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Saturday, July 11, 2020

Photographer Joseph Podlesnik and Provisional Painting


There is an old Maine locution “You can’t get there from here” that is a response to a question from a lost driver getting directions in the Maine backcountry. Factually it states the obvious: it might be hard to describe the way places are connected by convoluted country roads but it also embodies a kind of laconic Yankee spirit that raises the question of why would one bother to go elsewhere when here might be just fine. Joseph Podlesnik adds to this dialogue: once you get there leaves us in a quandary: There may not be a here at all.

Cartier-Bresson
In photography and painting perspective has often been the main visual tool that connects the human presence to the here and now which becomes place. The image created by the handheld camera establishes ipso facto a tight bond via the picture plane on the back of the camera to the environment. If it is parallel to the subject matter or at an angle to it, the way the eye is moved by the image can be quite different. In an 8x10 format you can actually manipulate the plane in the back of the camera to be in alignment or not with the subject matter. As a young artist in the 70’s when flatness reigned in the world of Painting I took pleasure in looking at the snap shots of photographers who documented their presence in the world. It was a humanist bent that led me to appreciate the work of Cartier-Bresson. He is a master of the manipulation of perspective as a tool to both submit his subjects to perspective and then liberate them from its hold at the last minute so to speak. The perspectival effect was either achieved through the converging lines of architecture receding or with similar objects each being smaller in scale. In this photo he used both:

The perspective is created both by the receding barrier and the scale of the two men in proportion to each other. One wonders how different the image would be if the man closeup would be looking through a hole at what I presume to be a construction site. The side of his face is parallel to the picture plane of the camera putting him in the photos structure, but his looking away is an escape from the structure of the perspective to something outside the snapshot.



Eggleston is another photographer hypersensitive to the picture plane. Whereas Cartier-Bresson is using the diagonals Eggleston often uses the parallel picture plane as an inert underlying structure on which to hang some other visual strategies. In this picture the trash cans hang like two barbells supported by the food stand. It is a closed system except for the soft candy hues of the stand and their evocation of a warm summer day which like the gaze of the man in the Cartier-Bresson photo is an emotional release.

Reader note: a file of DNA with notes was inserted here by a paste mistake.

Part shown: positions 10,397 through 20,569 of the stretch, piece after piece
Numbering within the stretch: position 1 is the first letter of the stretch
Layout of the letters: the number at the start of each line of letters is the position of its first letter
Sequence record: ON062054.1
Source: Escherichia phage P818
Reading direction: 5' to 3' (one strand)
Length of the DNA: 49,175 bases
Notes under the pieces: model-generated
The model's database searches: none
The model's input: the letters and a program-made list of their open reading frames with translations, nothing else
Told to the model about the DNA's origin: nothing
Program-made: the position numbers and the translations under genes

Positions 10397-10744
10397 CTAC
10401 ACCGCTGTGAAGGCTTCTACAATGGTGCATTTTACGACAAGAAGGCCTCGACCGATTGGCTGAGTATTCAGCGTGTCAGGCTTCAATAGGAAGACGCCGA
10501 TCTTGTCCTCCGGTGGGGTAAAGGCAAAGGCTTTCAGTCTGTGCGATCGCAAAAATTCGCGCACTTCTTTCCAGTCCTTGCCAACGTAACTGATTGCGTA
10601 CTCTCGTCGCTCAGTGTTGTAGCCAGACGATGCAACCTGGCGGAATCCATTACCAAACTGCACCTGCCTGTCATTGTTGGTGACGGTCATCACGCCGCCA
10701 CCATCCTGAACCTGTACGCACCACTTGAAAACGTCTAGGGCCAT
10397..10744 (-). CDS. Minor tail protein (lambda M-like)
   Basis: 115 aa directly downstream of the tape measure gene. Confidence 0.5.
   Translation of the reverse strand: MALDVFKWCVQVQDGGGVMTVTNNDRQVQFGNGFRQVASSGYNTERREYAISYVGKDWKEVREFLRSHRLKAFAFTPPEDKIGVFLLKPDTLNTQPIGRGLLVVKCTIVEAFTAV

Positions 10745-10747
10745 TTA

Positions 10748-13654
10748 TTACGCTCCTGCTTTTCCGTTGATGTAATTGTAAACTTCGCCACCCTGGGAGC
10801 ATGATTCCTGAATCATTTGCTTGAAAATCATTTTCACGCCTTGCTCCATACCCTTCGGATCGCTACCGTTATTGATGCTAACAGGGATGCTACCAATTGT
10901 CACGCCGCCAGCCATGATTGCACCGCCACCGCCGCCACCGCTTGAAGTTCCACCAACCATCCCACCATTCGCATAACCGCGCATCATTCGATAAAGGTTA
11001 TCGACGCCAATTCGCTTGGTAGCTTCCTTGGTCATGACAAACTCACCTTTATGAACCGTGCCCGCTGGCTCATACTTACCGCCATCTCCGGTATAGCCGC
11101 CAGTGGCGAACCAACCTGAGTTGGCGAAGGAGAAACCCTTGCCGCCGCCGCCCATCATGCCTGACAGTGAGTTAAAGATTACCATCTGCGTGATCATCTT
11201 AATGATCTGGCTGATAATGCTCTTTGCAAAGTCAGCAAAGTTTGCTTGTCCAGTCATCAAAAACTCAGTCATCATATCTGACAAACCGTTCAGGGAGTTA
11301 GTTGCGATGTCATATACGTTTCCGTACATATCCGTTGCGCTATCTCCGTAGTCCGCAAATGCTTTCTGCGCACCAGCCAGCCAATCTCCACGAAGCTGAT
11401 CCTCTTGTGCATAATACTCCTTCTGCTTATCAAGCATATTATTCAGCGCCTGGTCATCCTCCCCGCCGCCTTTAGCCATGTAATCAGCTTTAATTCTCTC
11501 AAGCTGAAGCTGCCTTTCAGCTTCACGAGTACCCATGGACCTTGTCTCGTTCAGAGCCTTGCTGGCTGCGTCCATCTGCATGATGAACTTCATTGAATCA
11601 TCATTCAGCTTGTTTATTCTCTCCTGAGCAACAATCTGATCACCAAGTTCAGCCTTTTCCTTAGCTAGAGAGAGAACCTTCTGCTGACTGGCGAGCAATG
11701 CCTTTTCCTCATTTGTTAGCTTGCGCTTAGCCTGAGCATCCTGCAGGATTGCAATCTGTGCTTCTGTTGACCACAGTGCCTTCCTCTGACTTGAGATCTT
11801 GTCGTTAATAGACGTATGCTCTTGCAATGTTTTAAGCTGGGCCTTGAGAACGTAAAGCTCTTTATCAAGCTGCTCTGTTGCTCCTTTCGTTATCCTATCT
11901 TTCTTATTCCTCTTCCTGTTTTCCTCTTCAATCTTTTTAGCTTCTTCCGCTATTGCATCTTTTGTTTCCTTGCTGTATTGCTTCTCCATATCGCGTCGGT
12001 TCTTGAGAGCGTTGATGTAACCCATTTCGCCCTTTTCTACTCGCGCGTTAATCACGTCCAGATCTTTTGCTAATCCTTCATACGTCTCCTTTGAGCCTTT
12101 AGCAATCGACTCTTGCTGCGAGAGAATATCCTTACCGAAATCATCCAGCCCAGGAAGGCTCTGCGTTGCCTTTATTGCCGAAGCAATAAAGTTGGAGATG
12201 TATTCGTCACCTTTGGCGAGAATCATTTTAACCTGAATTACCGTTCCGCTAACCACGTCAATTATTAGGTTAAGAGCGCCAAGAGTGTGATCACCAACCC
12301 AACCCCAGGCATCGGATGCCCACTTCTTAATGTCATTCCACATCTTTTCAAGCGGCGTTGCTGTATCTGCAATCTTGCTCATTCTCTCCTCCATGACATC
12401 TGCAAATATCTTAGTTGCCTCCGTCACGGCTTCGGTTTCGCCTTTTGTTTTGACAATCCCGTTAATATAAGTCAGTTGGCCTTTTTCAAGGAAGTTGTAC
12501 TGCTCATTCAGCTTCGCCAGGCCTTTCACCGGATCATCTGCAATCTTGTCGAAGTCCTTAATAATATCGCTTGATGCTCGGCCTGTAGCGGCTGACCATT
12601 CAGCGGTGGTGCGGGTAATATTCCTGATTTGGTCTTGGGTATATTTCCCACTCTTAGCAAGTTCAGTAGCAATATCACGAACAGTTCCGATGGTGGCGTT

William Eggleston



Cartier-Bresson

Podlesnik compresses the space with the same perspectival tools but squeezes the human presence almost completely out of the scene for the most part with no escape, no hope for empathy for the human condition. The suburban/urban space he describes seems drawn from the non-spaces of industrial parks, parking garages, motels off of the highway. But the nihilist aesthetic is so powerful they could just as well be anywhere in the hands of Podlesnik. Cartier-Bresson and Eggleston started us down the route away from the monument, the easily recognizable. Poldesnik takes us ever further afar to the edge of the void with the places almost unrecognizable. But there is a surprisingly unexpected release in all his images but not in the subject matter of the photo: the things he describes are often represented with the marks ,structure and textures of abstract painting. Sometimes we see the influence of minimalism at other times that of postmodern provisionalist painting as defined by Raphael Rubinstein a style of painting shown several years ago in a show at MoMA entitled “Forever Now”.

Mary Heilmann


Podlesnik


Can’t get there from here? Just at the moment where Podlesnik seems to abandon the here and now and “the place” seems to be lost in an existential dead end, the viewer is transported by a kind of transcendence into the language of painting. It might be considered in computer parlance as hypertextual the simultaneity provided by the computer in our modern life where one image suggests another.

Podlesnik